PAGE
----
It is important to note that these factors merely increase the chances of your child getting cerebral palsy and not guarantee it. Our Portland birth injury lawyer can review your case to determine if you have a strong case and preserve your rights and the rights of your child at no risk to yourself.

 

What are the Four Types of Cerebral Palsy?

 

Cerebral palsy can be classified into four types – dyskinetic cerebral palsy, ataxic or shaky cerebral palsy, spastic or stiff cerebral palsy, and mixed cerebral palsy. Each of types display individual symptoms such as: 

 

  1. Dyskinetic Cerebral Palsy

Dyskinetic cerebral palsy is the second most common form of diagnosis of cerebral palsy, affecting 20% of the children who have cerebral palsy. The symptoms of dyskinetic cerebral palsy include involuntary and uncontrolled movements such as slow writhing, shaking, twisting, and otherwise curling motions—usually of the hands or feet, which can get worse during stress or excitement, and completely disappear when a person is sleeping.

 

  1. Ataxic or Shaky Cerebral Palsy

The symptoms of ataxic or shaky cerebral palsy include involuntary twisting and shaking, which can result in a child having difficulty in grasping or gripping objects due to the shaking, as well as performing fine motor skills such as buttoning a shirt, writing, eating and swallowing. 

 

  1. Spastic or Stiff Cerebral Palsy

The symptoms of spastic or stiff cerebral palsy may affect either the entire body, an hemisphere, or just the legs, making joints very stiff and painful to contract or move. It makes walking, running, sitting down, and even laying down difficult, painful, and sometimes impossible for the child. 

 

  1. Mixed Cerebral Palsy

When the two or more forms of cerebral palsy manifest themselves in a child, a child may have mixed cerebral palsy which can make the disease more difficult to manage. 

 

Dystonia in General: Under Standing Subtype of CP

 

The cause of dystonia cerebral palsy is widely believed to be damage to the basal ganglia either through genetics or somehow otherwise acquired from neonatal brain hemorrhage, brain birth injury, or lack of oxygen to the brain during birth. Due to the damage caused to the basal ganglia or due to it being underdeveloped, communication between brain cells due to neurotransmitters is interrupted and muscle movement is impaired.

 

Generally, the longer an activity causing harm continues, then the greater the chance for symptoms to intensify and to become more noticeable. For example, someone may be able to hold a pen to sign a document, but they may have handwriting difficulties writing an entire letter.

 

Although it cannot be cured, its symptoms can be managed better with treatments. 

 

Athetosis (Athetoid) Part of Dyskinetic Cerebral Palsy

 

People with athetosis (athetoid) part of dyskinetic cerebral palsy suffer from involuntary muscle movements, along with a wide range of movement impairments. It is characterized by involuntary slow writhing of the hands and fingers, and sometimes the legs and toes as well. The muscle tone can fluctuate from being very stuff to very floppy, making it difficult to eat and drink, and cause involuntary facial expressions. There might also be a difficulty in breathing and impaired speech.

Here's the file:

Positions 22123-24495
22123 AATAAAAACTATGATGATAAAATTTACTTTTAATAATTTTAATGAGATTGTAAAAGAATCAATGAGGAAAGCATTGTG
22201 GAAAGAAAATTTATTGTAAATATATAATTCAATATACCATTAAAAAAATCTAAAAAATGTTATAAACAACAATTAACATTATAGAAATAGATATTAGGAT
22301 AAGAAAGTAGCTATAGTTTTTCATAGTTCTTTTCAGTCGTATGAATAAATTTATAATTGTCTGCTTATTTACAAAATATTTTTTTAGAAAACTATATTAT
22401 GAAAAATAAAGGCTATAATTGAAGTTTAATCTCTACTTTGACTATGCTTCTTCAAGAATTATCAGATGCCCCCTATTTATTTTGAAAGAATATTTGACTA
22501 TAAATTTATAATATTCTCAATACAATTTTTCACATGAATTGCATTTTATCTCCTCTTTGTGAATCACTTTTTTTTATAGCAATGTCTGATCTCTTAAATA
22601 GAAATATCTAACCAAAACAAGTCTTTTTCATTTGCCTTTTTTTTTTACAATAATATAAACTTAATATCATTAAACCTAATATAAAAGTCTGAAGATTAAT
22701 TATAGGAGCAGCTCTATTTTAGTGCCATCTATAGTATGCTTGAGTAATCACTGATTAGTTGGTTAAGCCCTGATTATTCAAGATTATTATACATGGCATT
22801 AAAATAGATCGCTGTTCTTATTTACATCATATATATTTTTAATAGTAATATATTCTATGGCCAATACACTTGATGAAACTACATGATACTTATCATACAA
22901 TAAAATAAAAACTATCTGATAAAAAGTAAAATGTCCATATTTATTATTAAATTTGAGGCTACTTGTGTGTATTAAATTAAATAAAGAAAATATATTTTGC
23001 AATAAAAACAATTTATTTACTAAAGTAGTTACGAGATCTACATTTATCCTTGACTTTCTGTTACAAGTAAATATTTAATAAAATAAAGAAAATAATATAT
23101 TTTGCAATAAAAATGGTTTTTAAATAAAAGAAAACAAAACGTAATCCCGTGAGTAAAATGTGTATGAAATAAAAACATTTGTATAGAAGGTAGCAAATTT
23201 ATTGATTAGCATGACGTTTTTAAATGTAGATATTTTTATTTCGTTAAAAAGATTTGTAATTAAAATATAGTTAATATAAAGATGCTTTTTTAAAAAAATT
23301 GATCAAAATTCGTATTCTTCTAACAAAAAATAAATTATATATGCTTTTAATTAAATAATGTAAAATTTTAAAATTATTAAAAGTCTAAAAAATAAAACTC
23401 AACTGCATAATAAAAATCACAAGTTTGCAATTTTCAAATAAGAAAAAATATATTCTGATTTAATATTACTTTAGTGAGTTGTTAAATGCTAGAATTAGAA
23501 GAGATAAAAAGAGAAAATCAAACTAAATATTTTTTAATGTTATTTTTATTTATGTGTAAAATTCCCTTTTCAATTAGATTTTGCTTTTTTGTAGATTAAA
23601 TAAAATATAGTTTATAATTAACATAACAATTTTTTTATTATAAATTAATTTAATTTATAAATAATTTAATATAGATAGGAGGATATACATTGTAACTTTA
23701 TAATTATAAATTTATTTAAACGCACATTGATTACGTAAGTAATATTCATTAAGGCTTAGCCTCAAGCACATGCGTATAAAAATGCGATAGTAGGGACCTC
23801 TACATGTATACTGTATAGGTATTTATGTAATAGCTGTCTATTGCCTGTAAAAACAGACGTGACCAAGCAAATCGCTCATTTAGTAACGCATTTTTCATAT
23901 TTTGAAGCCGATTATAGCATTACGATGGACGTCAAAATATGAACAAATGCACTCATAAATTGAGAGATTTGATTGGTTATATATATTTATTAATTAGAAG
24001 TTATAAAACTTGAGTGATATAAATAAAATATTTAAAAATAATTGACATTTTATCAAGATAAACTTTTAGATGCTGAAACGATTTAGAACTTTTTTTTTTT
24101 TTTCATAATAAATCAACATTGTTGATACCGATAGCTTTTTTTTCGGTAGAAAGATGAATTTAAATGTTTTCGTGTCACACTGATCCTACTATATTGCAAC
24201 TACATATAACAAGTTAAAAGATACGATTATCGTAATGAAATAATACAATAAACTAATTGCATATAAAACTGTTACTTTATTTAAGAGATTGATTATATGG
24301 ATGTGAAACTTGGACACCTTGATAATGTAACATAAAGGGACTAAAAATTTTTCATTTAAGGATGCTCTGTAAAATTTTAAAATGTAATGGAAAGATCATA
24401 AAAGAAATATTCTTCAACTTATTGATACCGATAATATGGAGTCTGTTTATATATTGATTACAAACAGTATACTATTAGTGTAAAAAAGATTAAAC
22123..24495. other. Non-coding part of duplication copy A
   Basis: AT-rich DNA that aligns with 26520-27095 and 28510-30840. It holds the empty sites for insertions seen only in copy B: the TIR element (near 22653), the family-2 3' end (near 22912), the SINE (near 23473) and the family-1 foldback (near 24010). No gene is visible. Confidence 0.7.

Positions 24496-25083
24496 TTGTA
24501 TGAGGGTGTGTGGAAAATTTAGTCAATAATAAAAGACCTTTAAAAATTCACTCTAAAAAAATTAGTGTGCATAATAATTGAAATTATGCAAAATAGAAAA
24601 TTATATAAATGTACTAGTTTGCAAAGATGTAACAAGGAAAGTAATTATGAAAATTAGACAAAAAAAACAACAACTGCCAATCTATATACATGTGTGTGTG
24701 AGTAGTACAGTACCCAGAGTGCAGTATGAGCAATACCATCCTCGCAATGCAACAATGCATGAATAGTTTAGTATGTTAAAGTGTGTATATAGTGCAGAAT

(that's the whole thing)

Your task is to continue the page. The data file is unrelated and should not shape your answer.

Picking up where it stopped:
Chorea (Choreathetoid) Part of DyskineticCerebral Palsy

 

Depending upon the symptoms, this disease can be known as just chorea or as choreathetoid cerebral palsy. Chorea has originated from the Greek word meaning “dance.” Some of the involuntary random muscle movements that are associated with dyskinetic cerebral palsy are referred to as choreaic because the person moves as if they were dancing. But unlike a dance choreography, these movements are random and involuntary at a varied pace, from slow to fast.

 

The movements could range from slow movements such as fidgeting to fast movements such as violent flailing.

 

This may make it difficult for a person to walk, eat, speak and maintain a solid posture because these random movements will interrupt their progress. In case athetosis is also present, the patient may also display slow writhing and twisting.

 

Learn How Our Dyskinetic Cerebral Palsy Lawyer in Oregon Can Help You

 

If you or a loved one have been seriously injured or killed as a result of medical malpractice contact the Oregon Medical Malpractice Lawyers at Kuhlman Law at our number below or fill out the intake form.  We offer a free initial case evaluation and handle cases on a contingency fee which means that you pay no money unless we recover.

 

Our law firm handles cases throughout the state including Bend and Portland Oregon, Redmond, Central Oregon, Sisters, Madras, Multnomah County, Deschutes County, Salem, Eugene, Corvallis, Lane County, Medford, Gresham, La Grande, Albany, Medford, Beaverton, Umatilla, Pendleton,  Cottage Grove, Florence, Oregon City, Springfield, Keizer, Grants Pass, McMinnville, Tualatin, West Linn, Forest Grove, Wilsonville, Newberg, Roseburg, Lake Oswego, Klamath Falls, Happy Valley, Tigard, Ashland, Milwakie, Coos Bay, The Dalles,  St. Helens, Sherwood, Central Point, Canby, Troutdale, Hermiston, Silverton, Hood River, Newport, Prineville, Astoria, Tillamook, Lincoln City, Hillsboro, and Vancouver, Washington.

 

We also have an office in Minneapolis, Minnesota and take medical malpractice cases throughout the Twin Cities, including St. Paul, Hennepin County, Ramsey County, Dakota County, Washington County, Anoka County, Scott County, Blaine, Stillwater, and Saint Paul Minnesota.